Death, Guilt, and Healing: Helping a Wood Rebuild

Dear Vicki: I’m hoping you can help my brother, Brad, who was in a terrible car accident three years ago. It was winter and the road conditions weren’t great here in Maine, but he and his best friend were determined to go skiing. We tried to talk them out of it, but they laughed at us and went ahead. Brad was driving when another car, going way too fast, lost control and skidded into them. Brad survived, but his best friend was killed. Brad did rehab for months and healed pretty well, but he is a changed person. He used to be a loud, assertive, wheeler dealer who turned around a chain of failing sporting goods stores, but now his heart doesn’t seem to be in anything. He’s closed one of his stores and the other two aren’t doing so well. It’s not like he’s super depressed anymore, it’s just that he’s not his normal outgoing self. Is there some way the Five Elements can help him get back to who he was before the accident? I think he was a Wood, so should I make him wear green? Signed: Sad Sister in Maine 

Dear Sad Sister: My heart goes out to your brother. The loss of someone close to us is always difficult, but the idea that we had something to do with it can be especially hard to bear. I think you are correct – Brad does sound like a Wood. Woods are adventuresome and rarely back down from a challenge. Weather probably wouldn’t stop a Wood determined to push through. That’s the MO of Wood: Just do it! It’s true that Woods are risk takers, but they usually aren’t reckless enough to take more of a risk than they think they can handle. Brad correctly assumed that he could manage the road conditions. The problem was that someone else apparently couldn’t.

There are several factors at play when a Wood goes though what Brad has experienced. First, remember that Woods need to keep moving toward a goal; the worst thing that can happen to a Wood is for something to stop their forward movement. For Brad, the accident not only stopped the movement of his car, it ended the trajectory his life had been taking. No longer was life about being a successful businessman. Instead, he was faced with months of trying to reclaim his health and body functioning. And even more significantly, he had to come to terms with the loss of his best friend. This last aspect was certainly made harder for Brad given that he was driving when the accident occurred. The guilt he feels must be profound. I’m assuming you’ve encouraged Brad to seek professional help. Hopefully he is seeing a counselor on a regular basis, which will help. But there are ways the Five Elements can help, too, so let’s take a look.

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Fire and Grief: Like a Cloud Over the Sun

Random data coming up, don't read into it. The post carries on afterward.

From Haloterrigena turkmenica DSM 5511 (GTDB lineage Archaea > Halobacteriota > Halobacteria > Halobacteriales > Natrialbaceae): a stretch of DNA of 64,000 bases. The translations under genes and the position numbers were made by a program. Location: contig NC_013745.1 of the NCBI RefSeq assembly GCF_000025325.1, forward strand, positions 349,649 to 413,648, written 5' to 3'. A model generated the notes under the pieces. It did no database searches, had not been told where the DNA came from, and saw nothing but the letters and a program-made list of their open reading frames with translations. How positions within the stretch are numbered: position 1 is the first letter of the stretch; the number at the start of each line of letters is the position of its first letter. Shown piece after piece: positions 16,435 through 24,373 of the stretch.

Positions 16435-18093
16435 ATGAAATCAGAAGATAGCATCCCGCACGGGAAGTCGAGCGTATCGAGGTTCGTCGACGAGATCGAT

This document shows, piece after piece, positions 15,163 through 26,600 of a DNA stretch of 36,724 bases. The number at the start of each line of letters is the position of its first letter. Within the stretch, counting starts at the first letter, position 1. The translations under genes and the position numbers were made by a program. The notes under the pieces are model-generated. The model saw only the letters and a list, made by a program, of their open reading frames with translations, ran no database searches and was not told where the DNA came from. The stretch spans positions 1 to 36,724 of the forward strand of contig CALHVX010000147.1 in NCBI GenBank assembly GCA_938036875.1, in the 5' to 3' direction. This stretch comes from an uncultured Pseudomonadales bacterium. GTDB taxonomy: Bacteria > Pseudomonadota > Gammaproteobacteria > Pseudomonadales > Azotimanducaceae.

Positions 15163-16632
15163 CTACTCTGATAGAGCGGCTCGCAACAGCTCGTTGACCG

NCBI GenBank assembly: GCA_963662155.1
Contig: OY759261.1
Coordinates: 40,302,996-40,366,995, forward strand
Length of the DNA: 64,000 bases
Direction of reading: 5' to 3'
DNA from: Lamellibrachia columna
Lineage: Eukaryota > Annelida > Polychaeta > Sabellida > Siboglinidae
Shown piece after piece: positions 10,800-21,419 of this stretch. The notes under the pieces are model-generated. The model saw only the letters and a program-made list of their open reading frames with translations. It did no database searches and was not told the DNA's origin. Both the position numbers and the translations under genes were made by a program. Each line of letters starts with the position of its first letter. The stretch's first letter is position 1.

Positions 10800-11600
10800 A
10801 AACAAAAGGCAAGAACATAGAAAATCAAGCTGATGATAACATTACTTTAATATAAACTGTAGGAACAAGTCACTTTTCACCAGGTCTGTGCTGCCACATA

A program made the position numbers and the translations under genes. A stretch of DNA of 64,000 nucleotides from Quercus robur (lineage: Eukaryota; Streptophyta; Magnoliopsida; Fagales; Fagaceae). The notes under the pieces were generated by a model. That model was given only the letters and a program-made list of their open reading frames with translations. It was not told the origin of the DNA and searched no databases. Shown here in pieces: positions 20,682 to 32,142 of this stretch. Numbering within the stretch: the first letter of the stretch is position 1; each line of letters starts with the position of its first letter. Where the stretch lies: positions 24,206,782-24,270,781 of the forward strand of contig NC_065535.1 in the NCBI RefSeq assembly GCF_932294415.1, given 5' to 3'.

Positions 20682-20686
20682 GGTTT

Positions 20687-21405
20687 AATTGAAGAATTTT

Dear Vicki: My teenage daughter Stacy’s best friend Rachel was killed in a car accident last winter. Stacy and Rachel were very close and it has been a horrible time for Stacy. I’ve been as supportive with her process as possible, but there’s been no laughing, giggling, or joy in the house since the accident. A cloud has covered the sun of our family life and I think it’s time for things to get back to normal. Our family has a big vacation planned for the end of summer, something that’s been in the works for over a year, but Stacy still isn’t herself. She’s functional, but doesn’t laugh, isn’t very interested in the trip, stays in her room a lot, and is still withdrawn from the family. This is such a change from how she used to be: She was funny, outgoing, loved parties, and laughed all the time. I know she’s a Fire, but there’s no Fire in her now. I understand the need to grieve, but I’m losing patience. As her mother, is it appropriate for me to step in more firmly and demand that she snap out of it? This is affecting our whole family. Signed: Running Out of Patience

Dear Running: It’s always hard when someone we love passes over. The joy goes out of life. We feel empty, alone, and shaken. Grief takes up residence in our hearts and appears to settle in for a permanent stay. How long this lasts will vary greatly. You don’t mention if Stacy has ever experienced the loss of someone close to her, but if this is the first time, it’s important to support her and allow her the time she needs to process the loss. It’s also important to answer any and all questions she may have and offer wisdom from whatever religious or philosophic traditions your family embraces. And I believe there are ways that the Five Elements can help with the process, too.

The element that holds grief and letting go is Metal and no matter what our primary element is, we all usually become temporary members of the Metal Club when dealing with loss. The goal, of course, is that we use the solitude and synthesizing aspects of Metal as a safe haven while we process the grief, then return to our normal, balanced self. However, sometimes we can get stuck in that Metal place. With too much Metal energy, we find it hard to let go of the past and move forward.

When this happens, we need Fire energy because Fire melts Metal (Fire relates to Metal on the Controlling Cycle). The good news for you and Stacy is that as a primary Fire element, it will be easier for Stacy to tap into Fire energy and when it’s time, move out of Metal back to Fire. But the timing matters. It’s unwise to rush grief; it needs to be fully processed for the healing to be complete. And on this topic, I want to offer you a word of caution.

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